Friday, February 06, 2009


The Benedict Furor

So, let's connect these dots: You're the German leader of a church with, approximately 2 billion followers. Growing up, like many of your mates of the same age, you were part of what has come to be know as "the Hitler youth." The church you lead has long fought the charge that it didn't do as much as it could/should have done to confront Hitler during the Holocaust. And you succeeded a wildly popular leader who went out of his way to smooth centuries-long tensions between Catholics and Jews.

So, now you come up with the bright idea to reinstate/rehabilitate a nutty Nazi-loving bishop whom your aforementioned popular predecessor excommunicated 20 years ago! Oh, for good measure, the guy also is 9/11 "truther" -- i.e., the destruction of the Twin Towers was an inside job giving the United States free rein to go to war with Afghanistan and Iraq.

To clarify the last couple of points: The bishop's excommunication occurred in 1988 because of his involvement in a
breakaway sect that rejected the Second Vatican Council -- part of which included an attempted rapprochement between the Church and Jews. His comments about 9/11, obviously, were in 2001. Thirteen years after being kicked out of the church, this guy is making various conspiracy-minded statements.

But, you, who we'll call Pope Benedict XVI -- since that's your name -- have decided that this bishop is ready to be officially brought back into the Catholic Church!

In the words of David Alan Grier, host of the Comedy Central faux news program, Chocolate News: "Have you lost your damn mind!?!?"

Knowing a public relations nightmare when she sees one, German Chancellor Angela Merkel -- who runs a nation that has grown quite sensitive over Holocaust deniers -- rushed out and denounced the Pope's decision. It was an action that had even members of Germany's opposition parties applauding Merkel. Holocaust denial is a felony in the Federal Republic of Germany. Yes, it's a law that makes some Americans uncomfortable because of the obvious freedom-of-speech implications that it creates. But, hey, given Germany's "special" history, let's agree that they have every right to carve out an exception on freedom of speech in this one area.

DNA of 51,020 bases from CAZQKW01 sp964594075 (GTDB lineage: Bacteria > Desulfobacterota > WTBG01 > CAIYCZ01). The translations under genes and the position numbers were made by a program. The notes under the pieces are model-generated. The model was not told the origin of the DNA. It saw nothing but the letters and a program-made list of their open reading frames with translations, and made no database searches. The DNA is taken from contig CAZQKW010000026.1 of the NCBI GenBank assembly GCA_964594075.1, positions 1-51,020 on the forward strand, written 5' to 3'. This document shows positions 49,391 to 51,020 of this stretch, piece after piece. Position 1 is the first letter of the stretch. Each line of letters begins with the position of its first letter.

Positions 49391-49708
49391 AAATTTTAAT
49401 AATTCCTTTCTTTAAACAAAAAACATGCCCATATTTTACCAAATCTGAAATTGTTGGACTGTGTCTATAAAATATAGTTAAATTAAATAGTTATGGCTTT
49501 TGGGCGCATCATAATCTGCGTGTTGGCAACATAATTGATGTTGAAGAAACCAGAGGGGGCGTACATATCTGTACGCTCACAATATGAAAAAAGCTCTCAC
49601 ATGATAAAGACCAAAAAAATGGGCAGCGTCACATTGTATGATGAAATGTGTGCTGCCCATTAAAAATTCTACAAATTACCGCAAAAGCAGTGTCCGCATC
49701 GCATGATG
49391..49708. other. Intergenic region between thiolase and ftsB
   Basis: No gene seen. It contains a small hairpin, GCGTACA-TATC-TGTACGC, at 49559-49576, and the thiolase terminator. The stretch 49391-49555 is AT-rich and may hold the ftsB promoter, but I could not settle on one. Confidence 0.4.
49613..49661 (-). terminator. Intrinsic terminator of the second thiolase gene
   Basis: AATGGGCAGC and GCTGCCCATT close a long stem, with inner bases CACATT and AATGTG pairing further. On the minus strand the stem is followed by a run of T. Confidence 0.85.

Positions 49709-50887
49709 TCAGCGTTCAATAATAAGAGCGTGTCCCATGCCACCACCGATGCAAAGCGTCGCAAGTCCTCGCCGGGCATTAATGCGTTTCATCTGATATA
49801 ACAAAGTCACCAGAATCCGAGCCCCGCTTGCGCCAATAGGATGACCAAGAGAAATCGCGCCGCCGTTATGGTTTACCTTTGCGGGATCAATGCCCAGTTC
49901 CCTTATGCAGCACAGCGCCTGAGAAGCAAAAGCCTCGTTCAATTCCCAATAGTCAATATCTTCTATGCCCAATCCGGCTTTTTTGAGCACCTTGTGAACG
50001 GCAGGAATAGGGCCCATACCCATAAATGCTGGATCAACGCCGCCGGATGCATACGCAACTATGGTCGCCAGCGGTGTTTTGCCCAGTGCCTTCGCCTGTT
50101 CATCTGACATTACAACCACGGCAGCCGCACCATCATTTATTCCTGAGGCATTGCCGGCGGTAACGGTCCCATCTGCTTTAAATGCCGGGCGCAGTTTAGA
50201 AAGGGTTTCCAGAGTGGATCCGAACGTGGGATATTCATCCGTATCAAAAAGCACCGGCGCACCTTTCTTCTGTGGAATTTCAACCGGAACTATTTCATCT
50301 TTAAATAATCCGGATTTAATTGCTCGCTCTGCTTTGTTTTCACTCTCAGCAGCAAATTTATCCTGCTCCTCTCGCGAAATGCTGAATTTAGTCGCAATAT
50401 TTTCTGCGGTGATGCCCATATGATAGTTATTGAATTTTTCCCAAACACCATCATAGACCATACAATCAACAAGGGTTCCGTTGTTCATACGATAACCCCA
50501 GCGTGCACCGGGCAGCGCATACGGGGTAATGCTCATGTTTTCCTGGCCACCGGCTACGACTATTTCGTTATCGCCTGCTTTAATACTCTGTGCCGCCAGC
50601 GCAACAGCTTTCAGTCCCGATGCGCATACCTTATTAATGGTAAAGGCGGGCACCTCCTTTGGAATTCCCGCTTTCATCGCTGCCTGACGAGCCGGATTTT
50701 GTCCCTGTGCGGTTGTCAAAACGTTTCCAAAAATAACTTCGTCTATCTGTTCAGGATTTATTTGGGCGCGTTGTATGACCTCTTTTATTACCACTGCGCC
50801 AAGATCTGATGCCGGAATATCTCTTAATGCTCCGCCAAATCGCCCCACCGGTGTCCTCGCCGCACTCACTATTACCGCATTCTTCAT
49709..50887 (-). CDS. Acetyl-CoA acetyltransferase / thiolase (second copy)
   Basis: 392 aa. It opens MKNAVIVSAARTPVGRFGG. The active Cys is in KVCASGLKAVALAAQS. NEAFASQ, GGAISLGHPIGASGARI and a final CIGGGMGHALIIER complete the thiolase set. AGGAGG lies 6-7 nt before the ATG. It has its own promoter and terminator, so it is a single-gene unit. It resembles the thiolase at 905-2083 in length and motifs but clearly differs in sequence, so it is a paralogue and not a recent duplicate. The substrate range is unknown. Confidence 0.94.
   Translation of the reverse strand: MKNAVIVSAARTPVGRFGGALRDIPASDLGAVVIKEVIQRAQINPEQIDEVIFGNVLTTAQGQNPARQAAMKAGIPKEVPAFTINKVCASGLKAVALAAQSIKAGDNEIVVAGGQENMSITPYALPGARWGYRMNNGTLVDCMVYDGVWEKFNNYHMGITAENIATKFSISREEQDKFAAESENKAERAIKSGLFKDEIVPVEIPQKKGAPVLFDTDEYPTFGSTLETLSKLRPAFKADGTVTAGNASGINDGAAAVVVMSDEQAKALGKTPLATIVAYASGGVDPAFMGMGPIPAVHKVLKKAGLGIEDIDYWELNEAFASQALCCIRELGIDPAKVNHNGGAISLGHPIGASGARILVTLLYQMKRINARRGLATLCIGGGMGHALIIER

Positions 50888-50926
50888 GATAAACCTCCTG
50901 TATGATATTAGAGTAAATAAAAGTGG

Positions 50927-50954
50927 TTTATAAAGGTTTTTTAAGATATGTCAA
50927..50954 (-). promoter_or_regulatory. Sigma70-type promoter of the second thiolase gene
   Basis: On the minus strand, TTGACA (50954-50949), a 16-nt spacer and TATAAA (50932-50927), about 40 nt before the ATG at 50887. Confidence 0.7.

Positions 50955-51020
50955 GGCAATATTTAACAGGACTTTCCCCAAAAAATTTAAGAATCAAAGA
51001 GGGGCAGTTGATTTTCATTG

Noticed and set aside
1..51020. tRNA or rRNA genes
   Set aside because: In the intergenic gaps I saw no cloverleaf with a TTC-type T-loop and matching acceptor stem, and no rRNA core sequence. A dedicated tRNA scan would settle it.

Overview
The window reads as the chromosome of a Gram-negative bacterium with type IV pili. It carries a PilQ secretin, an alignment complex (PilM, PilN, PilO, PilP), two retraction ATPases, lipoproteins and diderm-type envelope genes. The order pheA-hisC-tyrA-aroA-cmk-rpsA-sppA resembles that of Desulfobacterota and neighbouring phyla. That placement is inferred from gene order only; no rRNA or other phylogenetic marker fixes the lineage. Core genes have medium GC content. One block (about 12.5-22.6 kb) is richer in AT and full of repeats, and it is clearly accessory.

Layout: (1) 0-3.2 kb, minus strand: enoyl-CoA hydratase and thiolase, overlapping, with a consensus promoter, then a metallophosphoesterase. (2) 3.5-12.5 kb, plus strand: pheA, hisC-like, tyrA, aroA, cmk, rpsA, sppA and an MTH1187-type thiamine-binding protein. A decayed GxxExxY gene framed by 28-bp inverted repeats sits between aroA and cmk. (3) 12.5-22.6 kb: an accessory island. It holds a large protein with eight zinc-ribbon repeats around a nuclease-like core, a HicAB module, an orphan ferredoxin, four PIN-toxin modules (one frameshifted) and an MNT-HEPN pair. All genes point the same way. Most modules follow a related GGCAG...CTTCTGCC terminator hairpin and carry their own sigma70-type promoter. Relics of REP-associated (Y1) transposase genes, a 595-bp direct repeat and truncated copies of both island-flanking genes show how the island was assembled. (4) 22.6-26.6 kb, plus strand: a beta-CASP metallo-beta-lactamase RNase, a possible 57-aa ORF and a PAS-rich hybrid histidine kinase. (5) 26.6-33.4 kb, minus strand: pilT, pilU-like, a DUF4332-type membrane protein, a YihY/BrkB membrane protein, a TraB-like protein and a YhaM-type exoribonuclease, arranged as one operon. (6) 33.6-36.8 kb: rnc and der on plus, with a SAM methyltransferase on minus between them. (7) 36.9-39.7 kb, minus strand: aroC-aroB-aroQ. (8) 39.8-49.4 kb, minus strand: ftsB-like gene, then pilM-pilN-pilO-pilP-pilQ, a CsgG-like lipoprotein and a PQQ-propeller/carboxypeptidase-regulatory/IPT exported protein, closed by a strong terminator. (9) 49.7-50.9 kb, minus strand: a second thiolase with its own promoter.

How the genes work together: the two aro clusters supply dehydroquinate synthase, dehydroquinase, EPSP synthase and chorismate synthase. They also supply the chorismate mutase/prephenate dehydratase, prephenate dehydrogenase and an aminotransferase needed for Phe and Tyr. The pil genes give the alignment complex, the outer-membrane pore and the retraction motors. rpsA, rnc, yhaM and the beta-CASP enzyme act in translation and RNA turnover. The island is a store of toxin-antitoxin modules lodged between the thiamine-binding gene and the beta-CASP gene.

Now, "papal infallibility" only extends narrowly to matters of church doctrine. That means Popes can make mistakes. For example, if it turned out he was a football fan and told everyone that he was absolutely positive that the Cardinals were going to win the Super Bowl ("Cardinals," get it?) and the Steelers won anyway, well, it wouldn't mean that the Church would fall. It just meant that, with respect to things not related to official doctrine, the Pope is allowed to be as clueless as the rest of us.

But, that makes this situation even more embarrassing. Supposedly, Benedict determined that British-born Bishop Richard Williamson and the other members of the SSPX had done enough to be considered for re-admittance. That's certainly under his purview -- whether someone had shown repentance on a matter of church doctrine. However, the Pope isn't just the leader of one denomination of Christianity: He is a head of state, who must recognize that his actions have effects beyond his ecumenical boundaries.

Now faced with an international controversy -- purely of its own making -- the Vatican announced that Pope Benedict insists Williamson
renounce his denial of the Holocaust (deny his denial?). Well, if he wants to become an active Catholic bishop, that is. So now, the Holocaust has been elevated to official church doctrine! The Vatican, officially, states that it was unaware of Williamson's comments until after the de-excommunication. Those people who doubt the word of the Vatican on this, well, considering how well the Holy See plays the PR game, it's not out of the realm of possibility that its research/Googling division might not be that great either.

Blame Oprah, if she wouldn't have so many fake Holocaust memoirists on her show, these bishops wouldn't get confused and start thinking that it never really happened -- and the Pope wouldn't be put in these embarrassing positions.

On the plus side, the Vatican vetting process may have been better than the White House's in one respect: Looks like Bishop Williamson is up to date on his taxes.

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